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Simple dc Circuits

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In the previous class we studied the simplest possible circuit, a single emf and a single resistor. Today we examine combinations of resistors that can be reduced to an equivalent circuit involving just one equivalent resistor.

Series Circuits

Three resistors in series
  Equivalent simple circuit
Current is the same through each resistor; in essence that is the definition of "series," that one end of each resistor is hooked together and nothing else at that point.

i = i1 = i2 = i3

The potential difference supplied by the battery is shared by the three resistors. How the voltage is shared is determined by the relative resistance of each resistor.

V = V1 + V2 + V3

   
Combining the two equations via Ohm's law:

V = i1R1 + i2R2 + i3R3
  The simple equivalent circuit is required to have the same current through the battery, given the same applied voltage:
V = i (R1 + R2 + R3)
 
V = i Req
 

Comparison of the equations above yields:

Req = R1 + R2 + R3
Generalizing:

Resistors in series

Concept Check 3

Parallel Circuits

Three resistors in parallel
  Equivalent simple circuit
The voltage difference is the same across each resistor; in essence that is the definition of "parallel."

V = V1 = V2 = V3

The current through the battery is shared by the three resistors. How the current splits among the three branches is determined by the relative resistance of each resistor.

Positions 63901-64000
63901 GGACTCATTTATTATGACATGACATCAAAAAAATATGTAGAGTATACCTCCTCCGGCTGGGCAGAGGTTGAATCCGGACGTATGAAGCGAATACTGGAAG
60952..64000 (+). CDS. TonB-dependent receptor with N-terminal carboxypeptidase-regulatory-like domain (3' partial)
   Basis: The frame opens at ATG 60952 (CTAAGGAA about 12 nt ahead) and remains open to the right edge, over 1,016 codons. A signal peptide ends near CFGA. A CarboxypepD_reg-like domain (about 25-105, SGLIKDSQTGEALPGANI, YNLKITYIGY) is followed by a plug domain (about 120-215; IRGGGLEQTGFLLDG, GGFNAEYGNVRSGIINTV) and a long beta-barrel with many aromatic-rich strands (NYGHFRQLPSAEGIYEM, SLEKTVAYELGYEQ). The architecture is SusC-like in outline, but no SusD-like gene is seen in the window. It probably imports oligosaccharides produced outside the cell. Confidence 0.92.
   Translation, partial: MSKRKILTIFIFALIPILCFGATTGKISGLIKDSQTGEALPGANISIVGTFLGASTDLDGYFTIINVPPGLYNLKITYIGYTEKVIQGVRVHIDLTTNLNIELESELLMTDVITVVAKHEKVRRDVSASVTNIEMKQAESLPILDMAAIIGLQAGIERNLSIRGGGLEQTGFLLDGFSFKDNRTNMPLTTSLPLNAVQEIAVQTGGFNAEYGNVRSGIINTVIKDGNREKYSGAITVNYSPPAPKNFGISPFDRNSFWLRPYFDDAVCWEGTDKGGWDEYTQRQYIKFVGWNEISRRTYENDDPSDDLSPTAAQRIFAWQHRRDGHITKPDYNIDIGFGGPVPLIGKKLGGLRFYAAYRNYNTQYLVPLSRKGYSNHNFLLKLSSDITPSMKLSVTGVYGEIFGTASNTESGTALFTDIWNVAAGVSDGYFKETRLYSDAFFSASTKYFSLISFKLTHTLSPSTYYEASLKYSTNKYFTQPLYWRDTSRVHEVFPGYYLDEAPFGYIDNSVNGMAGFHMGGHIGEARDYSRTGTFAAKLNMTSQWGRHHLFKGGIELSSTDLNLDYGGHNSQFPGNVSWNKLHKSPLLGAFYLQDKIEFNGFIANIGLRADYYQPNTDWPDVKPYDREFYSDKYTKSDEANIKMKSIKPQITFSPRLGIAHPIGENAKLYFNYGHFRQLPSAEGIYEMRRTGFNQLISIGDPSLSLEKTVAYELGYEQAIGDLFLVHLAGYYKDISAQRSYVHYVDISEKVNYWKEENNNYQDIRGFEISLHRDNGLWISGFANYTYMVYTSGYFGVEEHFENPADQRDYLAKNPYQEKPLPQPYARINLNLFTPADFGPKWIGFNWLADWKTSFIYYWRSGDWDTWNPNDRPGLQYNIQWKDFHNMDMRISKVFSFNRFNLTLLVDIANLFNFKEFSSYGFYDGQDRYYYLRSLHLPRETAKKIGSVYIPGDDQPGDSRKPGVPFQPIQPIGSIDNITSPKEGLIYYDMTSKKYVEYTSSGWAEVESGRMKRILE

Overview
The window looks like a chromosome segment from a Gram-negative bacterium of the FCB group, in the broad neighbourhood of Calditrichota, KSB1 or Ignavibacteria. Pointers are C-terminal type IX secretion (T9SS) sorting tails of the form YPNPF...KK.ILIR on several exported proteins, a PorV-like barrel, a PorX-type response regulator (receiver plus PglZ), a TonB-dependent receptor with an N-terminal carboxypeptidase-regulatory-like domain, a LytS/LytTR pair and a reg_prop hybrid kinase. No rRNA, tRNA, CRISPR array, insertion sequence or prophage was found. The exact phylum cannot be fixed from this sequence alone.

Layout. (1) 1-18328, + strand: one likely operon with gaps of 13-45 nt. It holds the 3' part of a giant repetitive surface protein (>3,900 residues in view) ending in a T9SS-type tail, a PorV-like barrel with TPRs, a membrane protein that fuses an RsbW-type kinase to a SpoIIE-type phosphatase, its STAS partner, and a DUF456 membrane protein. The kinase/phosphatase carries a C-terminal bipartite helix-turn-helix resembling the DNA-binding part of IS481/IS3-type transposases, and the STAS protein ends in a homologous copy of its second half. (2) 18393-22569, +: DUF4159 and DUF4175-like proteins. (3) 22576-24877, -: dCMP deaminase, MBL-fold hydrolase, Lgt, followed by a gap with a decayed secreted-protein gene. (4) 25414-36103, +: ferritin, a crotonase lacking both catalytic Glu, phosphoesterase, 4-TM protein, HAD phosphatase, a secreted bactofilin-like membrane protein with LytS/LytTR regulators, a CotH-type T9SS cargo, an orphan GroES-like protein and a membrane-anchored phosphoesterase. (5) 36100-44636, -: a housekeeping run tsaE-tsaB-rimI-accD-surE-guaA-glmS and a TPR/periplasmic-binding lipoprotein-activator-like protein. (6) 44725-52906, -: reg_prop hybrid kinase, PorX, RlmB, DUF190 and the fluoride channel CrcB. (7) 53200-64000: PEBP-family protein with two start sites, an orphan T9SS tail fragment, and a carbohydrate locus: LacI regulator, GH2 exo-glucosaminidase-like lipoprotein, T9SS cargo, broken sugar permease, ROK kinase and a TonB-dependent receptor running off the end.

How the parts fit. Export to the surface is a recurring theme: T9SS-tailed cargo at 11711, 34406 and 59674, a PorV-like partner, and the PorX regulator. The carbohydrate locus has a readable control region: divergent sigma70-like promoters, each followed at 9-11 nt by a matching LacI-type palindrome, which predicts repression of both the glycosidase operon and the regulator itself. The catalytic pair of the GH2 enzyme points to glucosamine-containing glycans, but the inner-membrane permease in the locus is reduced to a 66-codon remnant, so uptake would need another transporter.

i = i1 + i2 + i3

   
Combining the two equations via Ohm's law:

i = V1/R1 + V2/R2 + V3/R3

  The simple equivalent circuit is required to have the same current through the battery, given the same applied voltage:
i = V (1/R1 + 1/R2 + 1/R3)
 
i = V /Req
 

Comparison of the equations above yields:

1/Req = 1/R1 + 1/R2 + 1/R3
Generalizing:

Resistors in parallel

Concept Check 4

Series and Parallel Combinations

Two resistors in series
Resistors R1 and R2 are in series; one end of each is connected, with nothing else at junction. Same current flows through each resistor.
  R1 and R2 are not in series
R1 and R2 are NOT in series!
 
Two resistors in parallel
Resistors R2 and R3 are in parallel; ends of both are directly connected to each other, with nothing between. Same voltage difference across each resistor.
  R2 and R3 are not in parallel
R2 and R3 are NOT in parallel!
(or in series either.)

Detailed Series/Parallel Circuit Example

Quiz 1: Electric Fields  --  (Solution)

 

Relevant Online Resources for This Class

dc Circuits tutorial from the Department of Physics at the University of Guelph


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"http://www.physics.udel.edu/~watson/phys208/clas0220.html"
Last updated Feb. 21, 1998.
Copyright George Watson, Univ. of Delaware, 1997.